For the past few months I've been rather busy (hence the lack of updates) with some outreach activities. For a long time I've wanted to create a lightweight particle physics experiment simulator that can run in the browser. An offshoot of this has been a trigger simulator and this has been used in various physics shows across the UK. These shows have developed from the standup comedy I performed last year, into a series of interactive comedic lectures where I write apps that allow the audience to interact. As with any project, it has its fair share of frustrations, but overall I'm very pleased and excited by how it's progressing. The show itself is roughly split in two halves, with the first half discussing cognitive biases, and the second half taking the audience through the scientific method, using the discovery of the Higgs boson as an example. They use the apps to collect and analyse data, and we end the show with the discovery of the boson.
It ticks a lot of the boxes that I was looking for in a project:
- It forces me to write for portable devices.
- It involves writing a user interface and testing it on people.
- It develops my communication skills.
- There's opportunity for travel in the UK
- It's slowly building up a range of useful contacts for future work.
- It involves collaboration with colleagues in the UK.
- There are social media elements that I need to build up.
To be honest it is quite a workload to commit to, and there are still some elements that have to come together. However the timeline is long, the progress has been quite rapid, and the audiences seem to love the show (and give useful feedback at the end.) As with most of my projects, this is a stepping stone to something bigger and better. Interacting with the public (both the audience and people testing my apps) exposes me to new skills I haven't need to explore much before, and each iteration improves my skills at making the interaction intuitive. For example, no matter how rough a draft is, and no matter how much I tell someone about a project, they still assume that if an app doesn't acknowledge an input then it hasn't seen it. That means for every interaction I need to add something to let the user know things are happening, even in the roughest, most basic draft. Suddenly even trivial changes take a while to implement.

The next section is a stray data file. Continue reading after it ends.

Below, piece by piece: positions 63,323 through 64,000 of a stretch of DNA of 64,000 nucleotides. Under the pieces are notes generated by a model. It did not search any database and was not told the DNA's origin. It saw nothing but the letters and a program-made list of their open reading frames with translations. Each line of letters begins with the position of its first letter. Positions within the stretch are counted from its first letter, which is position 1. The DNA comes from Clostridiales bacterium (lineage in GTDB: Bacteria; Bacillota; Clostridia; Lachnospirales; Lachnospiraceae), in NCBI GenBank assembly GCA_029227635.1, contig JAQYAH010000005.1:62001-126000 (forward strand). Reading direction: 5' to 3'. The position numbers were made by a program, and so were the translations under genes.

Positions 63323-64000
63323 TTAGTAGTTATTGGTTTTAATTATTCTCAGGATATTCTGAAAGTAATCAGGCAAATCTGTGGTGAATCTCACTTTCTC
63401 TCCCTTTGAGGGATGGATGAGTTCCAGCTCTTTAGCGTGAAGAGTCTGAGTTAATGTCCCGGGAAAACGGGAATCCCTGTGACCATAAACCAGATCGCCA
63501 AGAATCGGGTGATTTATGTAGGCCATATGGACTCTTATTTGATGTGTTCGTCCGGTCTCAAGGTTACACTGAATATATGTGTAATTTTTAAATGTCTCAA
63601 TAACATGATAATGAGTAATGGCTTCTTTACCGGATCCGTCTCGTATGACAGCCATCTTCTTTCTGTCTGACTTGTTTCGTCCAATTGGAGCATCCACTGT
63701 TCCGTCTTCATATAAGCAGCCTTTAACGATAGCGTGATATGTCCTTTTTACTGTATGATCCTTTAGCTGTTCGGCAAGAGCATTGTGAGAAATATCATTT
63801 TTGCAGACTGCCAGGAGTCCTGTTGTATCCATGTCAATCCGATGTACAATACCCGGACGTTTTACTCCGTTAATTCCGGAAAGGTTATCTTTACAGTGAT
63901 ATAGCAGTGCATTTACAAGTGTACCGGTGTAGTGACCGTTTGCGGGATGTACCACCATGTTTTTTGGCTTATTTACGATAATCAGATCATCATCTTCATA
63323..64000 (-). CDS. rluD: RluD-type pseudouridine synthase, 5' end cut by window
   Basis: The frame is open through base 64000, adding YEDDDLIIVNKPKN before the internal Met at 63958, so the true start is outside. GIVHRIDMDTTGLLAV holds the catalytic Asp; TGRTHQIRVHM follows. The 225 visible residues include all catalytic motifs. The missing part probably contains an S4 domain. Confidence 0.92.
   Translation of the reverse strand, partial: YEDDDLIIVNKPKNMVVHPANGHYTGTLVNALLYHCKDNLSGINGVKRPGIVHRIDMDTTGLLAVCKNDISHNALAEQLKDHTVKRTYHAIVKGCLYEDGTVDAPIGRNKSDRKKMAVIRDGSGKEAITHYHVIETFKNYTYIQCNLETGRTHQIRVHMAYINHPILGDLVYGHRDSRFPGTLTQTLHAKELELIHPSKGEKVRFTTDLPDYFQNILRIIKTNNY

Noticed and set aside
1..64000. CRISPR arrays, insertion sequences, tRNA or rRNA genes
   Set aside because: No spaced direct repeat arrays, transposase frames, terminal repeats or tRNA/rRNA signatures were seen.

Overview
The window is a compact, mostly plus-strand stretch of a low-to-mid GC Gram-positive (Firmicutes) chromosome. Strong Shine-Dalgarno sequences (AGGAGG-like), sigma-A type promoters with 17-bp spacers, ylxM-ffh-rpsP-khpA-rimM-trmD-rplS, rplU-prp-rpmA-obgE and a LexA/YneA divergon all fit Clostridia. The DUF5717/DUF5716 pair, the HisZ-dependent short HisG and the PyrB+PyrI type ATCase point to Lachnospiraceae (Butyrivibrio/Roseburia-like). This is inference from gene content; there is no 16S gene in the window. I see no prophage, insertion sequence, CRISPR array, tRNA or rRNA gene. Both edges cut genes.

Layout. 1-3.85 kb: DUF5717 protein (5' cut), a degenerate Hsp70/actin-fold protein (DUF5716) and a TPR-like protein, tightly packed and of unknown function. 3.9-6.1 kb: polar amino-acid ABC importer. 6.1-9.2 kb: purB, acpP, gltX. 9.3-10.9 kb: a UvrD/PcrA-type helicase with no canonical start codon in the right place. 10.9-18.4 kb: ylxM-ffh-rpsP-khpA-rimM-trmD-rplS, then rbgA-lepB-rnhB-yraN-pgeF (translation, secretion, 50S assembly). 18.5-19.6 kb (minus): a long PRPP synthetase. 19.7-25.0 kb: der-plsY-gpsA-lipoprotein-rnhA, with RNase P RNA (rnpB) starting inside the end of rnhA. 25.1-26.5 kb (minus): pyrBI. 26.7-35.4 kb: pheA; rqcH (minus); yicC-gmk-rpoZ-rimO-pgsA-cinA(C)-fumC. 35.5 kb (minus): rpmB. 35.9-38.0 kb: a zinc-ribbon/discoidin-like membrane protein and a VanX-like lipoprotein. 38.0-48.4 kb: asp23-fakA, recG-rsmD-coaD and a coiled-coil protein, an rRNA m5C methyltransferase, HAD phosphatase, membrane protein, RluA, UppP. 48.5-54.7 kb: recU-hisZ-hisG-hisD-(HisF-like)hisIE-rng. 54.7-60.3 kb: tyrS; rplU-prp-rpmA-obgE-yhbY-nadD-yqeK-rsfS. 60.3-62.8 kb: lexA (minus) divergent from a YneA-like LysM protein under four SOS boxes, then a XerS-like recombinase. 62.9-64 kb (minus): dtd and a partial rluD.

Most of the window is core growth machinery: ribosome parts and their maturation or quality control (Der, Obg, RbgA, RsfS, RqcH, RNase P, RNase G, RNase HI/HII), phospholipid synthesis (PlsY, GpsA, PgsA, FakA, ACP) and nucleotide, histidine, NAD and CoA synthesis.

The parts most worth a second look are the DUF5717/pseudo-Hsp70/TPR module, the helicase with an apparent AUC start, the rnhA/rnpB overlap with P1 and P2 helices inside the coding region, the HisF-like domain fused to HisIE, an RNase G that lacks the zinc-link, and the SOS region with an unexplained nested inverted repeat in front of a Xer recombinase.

There is scope to extend the project beyond January, and for now I'm ambivalent about doing so. I already have many plans for what to do in the following year and I don't want to overburden myself with free projects. There's also a constant tension between the education and the entertainment, and I want to focus more on the education. Unfortunately that doesn't sell many tickets, and it's harder to deliver. At the same time the most lucrative elements of the show are not so much focused on the science itself, but more about cognitive biases. That's a fun and exciting avenue to pursue, bue it may require the help of someone with a degree in psychology to back up some of the claims we make.
This project is a nice counter balance to my research, with a focus on communication rather than analysis, ease of use rather than problem solving, and rediscovery rather than research. Even the medium of the browser is different, more direct and fast paced (and in my opinion, more pleasant to work with) than the data analysis on the GRID. That said, the standards are higher. The public expect things to work flawlessly first time, and do not tolerate quick fixes or works in progress.
Much of the work is already done, but there is still a lot to finish up, and with the data analysis in full swing I don't have much time to dedicate to it these days. Right now I'm hurtling across the UK on a train to give a seminar in Liverpool, while my analysis jobs are being resubmitted. There's still a lot of physics to be done between now and the end of my contract and I have to make time for both my job and my outreach. I'm never bored with this much physics!